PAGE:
Those all seem tame compared with this truly bizarre 2-acre property in Richmond, TX, which received 1.2 million page views in two days. That's a whole lotta eyeballs! So what exactly is grabbing everyone's attention?
At first glance, this five-bedroom, 5.5-bathroom home is a traditional two-story 7,406-square-foot gem, listed for $1,275,000. However, what exists inside the house is quite shocking. Nearly every room contains at least one mannequin, and most of them are clothed and posed in lifelike positions. Several mannequins—like one of a young girl wearing a swimsuit and platform shoes—hang from the ceiling. Others can be seen peeking into windows from the outside. You don't have to suffer from automatonophobia (a fear of mannequins, dummies, and wax figures) to be a little weirded out by this home.
So what's the deal with all the dummies?
Listing agent Diana Power with Re/Max tells realtor.com® that the homeowner is a renowned artist who works in several media: painting, needlework, crochet, jewelry design, and, yes, clothing design. Well, that explains the abundance of mannequins. "Being an artist, she turned them into playful, whimsical things," says Power.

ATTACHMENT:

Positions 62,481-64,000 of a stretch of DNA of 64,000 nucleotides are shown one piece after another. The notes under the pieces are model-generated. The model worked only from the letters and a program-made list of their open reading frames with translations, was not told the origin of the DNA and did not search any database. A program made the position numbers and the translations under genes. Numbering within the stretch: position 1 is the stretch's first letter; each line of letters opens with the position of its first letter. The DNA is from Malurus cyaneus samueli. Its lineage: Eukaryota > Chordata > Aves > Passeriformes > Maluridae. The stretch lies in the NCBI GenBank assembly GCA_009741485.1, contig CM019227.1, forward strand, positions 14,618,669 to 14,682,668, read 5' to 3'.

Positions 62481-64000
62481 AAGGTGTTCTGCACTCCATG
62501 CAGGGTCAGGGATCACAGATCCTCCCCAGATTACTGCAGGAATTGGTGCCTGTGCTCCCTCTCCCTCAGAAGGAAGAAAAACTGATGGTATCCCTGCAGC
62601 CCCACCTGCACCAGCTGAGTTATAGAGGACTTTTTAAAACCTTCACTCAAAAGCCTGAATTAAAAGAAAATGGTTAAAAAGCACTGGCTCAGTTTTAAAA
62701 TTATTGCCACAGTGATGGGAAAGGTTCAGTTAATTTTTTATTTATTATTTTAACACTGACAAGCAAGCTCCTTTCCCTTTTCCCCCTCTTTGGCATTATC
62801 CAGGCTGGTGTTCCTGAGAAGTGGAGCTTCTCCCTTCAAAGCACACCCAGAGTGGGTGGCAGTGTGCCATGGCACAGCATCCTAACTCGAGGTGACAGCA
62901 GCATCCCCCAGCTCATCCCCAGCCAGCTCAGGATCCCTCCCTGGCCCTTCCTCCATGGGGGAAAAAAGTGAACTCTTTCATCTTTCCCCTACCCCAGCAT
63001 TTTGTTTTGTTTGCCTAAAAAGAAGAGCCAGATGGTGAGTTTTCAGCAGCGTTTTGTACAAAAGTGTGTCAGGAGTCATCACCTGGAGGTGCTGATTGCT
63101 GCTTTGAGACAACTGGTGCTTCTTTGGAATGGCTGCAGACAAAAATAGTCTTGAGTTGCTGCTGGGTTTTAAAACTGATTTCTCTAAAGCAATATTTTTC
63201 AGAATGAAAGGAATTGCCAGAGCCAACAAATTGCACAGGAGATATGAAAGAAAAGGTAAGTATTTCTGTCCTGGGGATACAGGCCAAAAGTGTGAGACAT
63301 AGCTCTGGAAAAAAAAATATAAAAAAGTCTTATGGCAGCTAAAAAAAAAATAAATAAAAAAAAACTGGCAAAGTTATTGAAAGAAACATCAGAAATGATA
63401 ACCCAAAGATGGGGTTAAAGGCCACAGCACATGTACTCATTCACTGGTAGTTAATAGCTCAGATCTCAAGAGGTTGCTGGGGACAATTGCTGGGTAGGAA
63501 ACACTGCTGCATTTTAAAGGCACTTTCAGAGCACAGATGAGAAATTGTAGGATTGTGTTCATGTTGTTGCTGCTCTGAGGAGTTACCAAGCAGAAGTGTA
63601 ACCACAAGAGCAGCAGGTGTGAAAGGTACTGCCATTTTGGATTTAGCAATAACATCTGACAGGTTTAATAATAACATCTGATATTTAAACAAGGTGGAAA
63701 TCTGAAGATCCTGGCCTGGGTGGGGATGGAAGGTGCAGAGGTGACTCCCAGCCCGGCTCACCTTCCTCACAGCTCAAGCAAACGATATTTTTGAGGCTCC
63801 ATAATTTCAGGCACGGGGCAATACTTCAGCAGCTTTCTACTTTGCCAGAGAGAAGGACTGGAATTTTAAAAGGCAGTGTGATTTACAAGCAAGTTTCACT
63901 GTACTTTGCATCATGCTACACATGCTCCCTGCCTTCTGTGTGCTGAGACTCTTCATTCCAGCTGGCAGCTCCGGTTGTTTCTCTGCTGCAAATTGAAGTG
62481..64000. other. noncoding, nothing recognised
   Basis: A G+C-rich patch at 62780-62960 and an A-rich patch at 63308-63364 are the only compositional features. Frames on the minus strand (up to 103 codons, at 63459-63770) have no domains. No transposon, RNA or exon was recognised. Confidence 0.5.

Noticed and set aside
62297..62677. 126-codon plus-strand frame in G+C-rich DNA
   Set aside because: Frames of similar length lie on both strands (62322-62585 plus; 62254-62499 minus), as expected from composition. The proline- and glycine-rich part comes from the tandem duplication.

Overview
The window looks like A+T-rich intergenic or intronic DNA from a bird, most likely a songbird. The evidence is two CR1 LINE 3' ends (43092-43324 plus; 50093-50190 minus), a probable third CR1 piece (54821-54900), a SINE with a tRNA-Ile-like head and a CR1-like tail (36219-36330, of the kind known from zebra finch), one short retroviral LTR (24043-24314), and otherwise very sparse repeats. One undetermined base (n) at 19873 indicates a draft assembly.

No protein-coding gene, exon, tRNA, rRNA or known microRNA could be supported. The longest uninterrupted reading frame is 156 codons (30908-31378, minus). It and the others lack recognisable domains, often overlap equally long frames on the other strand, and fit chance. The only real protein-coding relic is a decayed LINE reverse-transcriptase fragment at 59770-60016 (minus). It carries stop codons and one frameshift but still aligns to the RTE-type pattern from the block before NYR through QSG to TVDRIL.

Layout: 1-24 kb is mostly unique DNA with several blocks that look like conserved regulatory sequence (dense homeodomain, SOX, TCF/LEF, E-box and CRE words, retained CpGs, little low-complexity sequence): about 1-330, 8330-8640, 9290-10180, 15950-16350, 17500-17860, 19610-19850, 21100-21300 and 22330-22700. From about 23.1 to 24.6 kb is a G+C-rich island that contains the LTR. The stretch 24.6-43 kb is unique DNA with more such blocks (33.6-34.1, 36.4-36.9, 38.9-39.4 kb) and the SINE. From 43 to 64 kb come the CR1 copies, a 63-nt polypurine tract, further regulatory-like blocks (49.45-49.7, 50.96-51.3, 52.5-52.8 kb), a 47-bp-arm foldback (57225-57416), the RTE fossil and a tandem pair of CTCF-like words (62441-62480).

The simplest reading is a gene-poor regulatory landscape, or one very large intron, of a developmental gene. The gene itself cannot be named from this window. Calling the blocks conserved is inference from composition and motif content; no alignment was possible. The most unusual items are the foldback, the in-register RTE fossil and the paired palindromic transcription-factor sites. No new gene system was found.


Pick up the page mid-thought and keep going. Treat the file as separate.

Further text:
It's one thing to own a bunch of dressed-up mannequins, but it's another thing to have them appear in your listing photos. Best practices for real estate photography suggest removing all personal belongings, so would-be homeowners can visualize themselves in the house.
Power says she allows her clients to have two to three items per counter and absolutely no personal pictures.
"But that doesn't work so well when you have so much stuff," she says, referring to the miscellaneous art and ephemera owned by this artist, who preferred to remain unnamed. "It would be so expensive to store everything." So Power gave her client a pass and let her keep everything—mannequins included—in the listing photos.
Unconventional photos don't necessarily bring the buyers
Does the case of the mannequin house-gone-viral indicate that kitschy listing photos can lead to a quick, surefire home sale? Not necessarily. The listing has been viewed by tons of people, but when we spoke to Power, she said she'd been fielding calls and replying to emails mostly from folks just looking for the backstory on the kooky photos. Two days' time brought plenty of curious souls, but no serious buyers.
Nonetheless, she's optimistic that all those eyeballs on the house will result in a sale.
So here it is, for your viewing pleasure (or dismay). How many mannequins can you find? We counted 20, although it's certainly possible we missed some.
Oh, in case you're wondering, if you buy this place, the mannequins are not included in the purchase price.